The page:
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A closed adoption describes a situation in which a woman places her child for adoption without having contact with the child or the adoptive family. The identities of everyone in the adoption are kept confidential, and the birth mother can even request that her adoption professional chooses the family that will raise her child. While this arrangement used to be the norm, it is now the least common type of adoption relationship.

To learn more about pursuing a closed adoption, read the following sections on the history, process, benefits, and drawbacks of closed adoption.

A History of Closed Adoption

Following the advent of social work as a profession in the early 1900s, children who were adopted would have their original birth certificates sealed and have new birth certificates issued to them, a process called a “legal rebirth.” This was intended to protect the adoptive parents and the child from having an “illegitimate birth” on record. The sealing of records in this manner was the beginning of closed adoption as it is recognized today. For several decades, adoptions were carried out in this way. The birth parents and the adoptive parents did not know one another, and the original birth certificates of the children were permanently sealed.

In the 1970s, as the stigma surrounding single parents began to disappear, expecting mothers began to have more control over their adoption decisions, and adult adoptees began to demand more information about their births. Women who placed their children for adoption did not want to do so in secrecy, and adopted children did not want to spend their lives wondering what information was in their original birth certificates. (You can learn more about adoptees’ access to birth records at the Child Welfare Information Gateway.)

The solution to these issues was open adoption. In the last few decades, more and more people have pursued open or semi-open adoptions, in which the birth parents and the adoptive parents know one another and have some degree of contact. These kinds of adoptions now make up the majority, with closed adoption being the least common option for birth parents.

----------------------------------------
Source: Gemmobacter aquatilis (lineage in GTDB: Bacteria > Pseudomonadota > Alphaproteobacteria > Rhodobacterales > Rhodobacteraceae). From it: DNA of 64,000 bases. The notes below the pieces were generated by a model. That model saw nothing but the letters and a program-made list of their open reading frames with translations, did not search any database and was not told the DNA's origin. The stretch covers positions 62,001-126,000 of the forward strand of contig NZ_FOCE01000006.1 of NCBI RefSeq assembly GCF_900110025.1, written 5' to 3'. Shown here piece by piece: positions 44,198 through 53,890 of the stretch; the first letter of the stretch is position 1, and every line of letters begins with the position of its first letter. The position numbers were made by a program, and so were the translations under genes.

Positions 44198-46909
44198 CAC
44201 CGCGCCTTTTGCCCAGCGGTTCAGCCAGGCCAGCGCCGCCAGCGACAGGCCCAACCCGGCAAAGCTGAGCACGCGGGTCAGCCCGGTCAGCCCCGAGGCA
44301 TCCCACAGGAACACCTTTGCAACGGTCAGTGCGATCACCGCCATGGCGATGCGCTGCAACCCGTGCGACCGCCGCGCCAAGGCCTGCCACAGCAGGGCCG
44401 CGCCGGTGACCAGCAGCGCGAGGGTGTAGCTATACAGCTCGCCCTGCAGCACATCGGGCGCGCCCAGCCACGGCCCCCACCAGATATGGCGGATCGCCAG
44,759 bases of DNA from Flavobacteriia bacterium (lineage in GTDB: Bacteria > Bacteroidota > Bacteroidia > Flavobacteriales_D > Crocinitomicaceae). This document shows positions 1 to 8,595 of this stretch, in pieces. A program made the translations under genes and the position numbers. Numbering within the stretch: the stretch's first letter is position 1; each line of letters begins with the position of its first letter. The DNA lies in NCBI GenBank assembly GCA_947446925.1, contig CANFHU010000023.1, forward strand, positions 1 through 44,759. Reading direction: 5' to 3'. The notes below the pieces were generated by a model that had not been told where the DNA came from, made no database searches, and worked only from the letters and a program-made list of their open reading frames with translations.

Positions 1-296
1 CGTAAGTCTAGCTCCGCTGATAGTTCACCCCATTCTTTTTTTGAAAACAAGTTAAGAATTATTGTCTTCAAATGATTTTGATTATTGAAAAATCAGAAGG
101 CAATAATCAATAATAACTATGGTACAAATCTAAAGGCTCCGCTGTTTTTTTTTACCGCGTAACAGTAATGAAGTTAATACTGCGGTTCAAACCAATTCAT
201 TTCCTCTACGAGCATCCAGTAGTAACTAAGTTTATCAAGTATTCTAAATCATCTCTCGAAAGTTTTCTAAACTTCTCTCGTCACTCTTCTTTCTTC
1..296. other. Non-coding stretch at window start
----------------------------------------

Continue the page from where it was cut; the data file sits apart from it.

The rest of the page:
How Does Closed Adoption Work?

If you choose a closed adoption for your child, you may still choose the adoptive family by viewing family profiles, or you can allow your adoption professional to select a family for you. Once you have found a family, they will not be able to contact you or obtain any of your identifying information unless you let them.

Usually, you and the family will not interact before the baby is born. If you are working with an adoption agency, you will each have your own adoption specialists, who will communicate any necessary information to each other. Through your specialists, the adoptive family will be able to know how you want to proceed with the adoption, who you want in the hospital with you, and any other wishes you have.

After you give birth, the baby will be placed with the adoptive family. If you have a note or token that you would like your baby to have, you can give it to your adoption specialist to deliver to the family. From that point onward, you will not have contact with the baby or the family, and they will be unable to contact you without your consent.

Should I Choose Closed Adoption?

Like all adoption relationships, closed adoption has its own advantages and disadvantages, some of which have been outlined below:

Benefits of Closed Adoption:
  • Privacy – In a closed adoption, the adoptive family will not have any identifying information about you and will be unable to locate you without your consent.
  • Protection of the child – Sometimes, a woman may choose a closed adoption because she doesn’t want to expose him or her to a negative or unstable environment.
  • Protection of the mother – For some women, it is simply too hard to watch their child grow up with another family, and they decide a closed adoption may help them to move on.
Drawbacks to Closed Adoption:
  • Lack of closure – While some women may find it difficult to see their child with another family, others believe it would be worse to always wonder if their child is happy.
  • Effects on the child – Adopted children who do not know their birth parents often struggle with issues of identity and self-esteem. They often have questions about their birth families that can never be answered in a closed adoption.
  • No shared information – Today’s closed adoptions allow the adoptive family to have access to medical information at the time of birth, but if any new information arises, the family and child may not be able to obtain it.

Despite the increasing frequency of open adoptions, you can still opt for a closed adoption if you believe it suits your situation. Your adoption plan is unique to you, and only you can decide what type of adoption relationship fits your needs.